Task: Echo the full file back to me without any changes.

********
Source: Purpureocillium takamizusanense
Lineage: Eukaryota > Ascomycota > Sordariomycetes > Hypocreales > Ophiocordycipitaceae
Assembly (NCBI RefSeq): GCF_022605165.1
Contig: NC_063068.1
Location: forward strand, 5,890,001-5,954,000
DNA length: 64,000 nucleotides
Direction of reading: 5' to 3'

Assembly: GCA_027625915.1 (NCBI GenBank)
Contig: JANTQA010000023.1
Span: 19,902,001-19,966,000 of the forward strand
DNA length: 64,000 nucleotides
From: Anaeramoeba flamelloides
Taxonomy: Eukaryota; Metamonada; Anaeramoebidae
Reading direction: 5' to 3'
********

Source: Purpureocillium takamizusanense
Lineage: Eukaryota > Ascomycota > Sordariomycetes > Hypocreales > Ophiocordycipitaceae
Assembly (NCBI RefSeq): GCF_022605165.1
Contig: NC_063068.1
Location: forward strand, 5,890,001-5,954,000
DNA length: 64,000 nucleotides
Direction of reading: 5' to 3'

Assembly: GCA_027625915.1 (NCBI GenBank)
Contig: JANTQA010000023.1
Span: 19,902,001-19,966,000 of the forward strand
DNA length: 64,000 nucleotides
From: Anaeramoeba flamelloides
Taxonomy: Eukaryota; Metamonada; Anaeramoebidae
Reading direction: 5' to 3'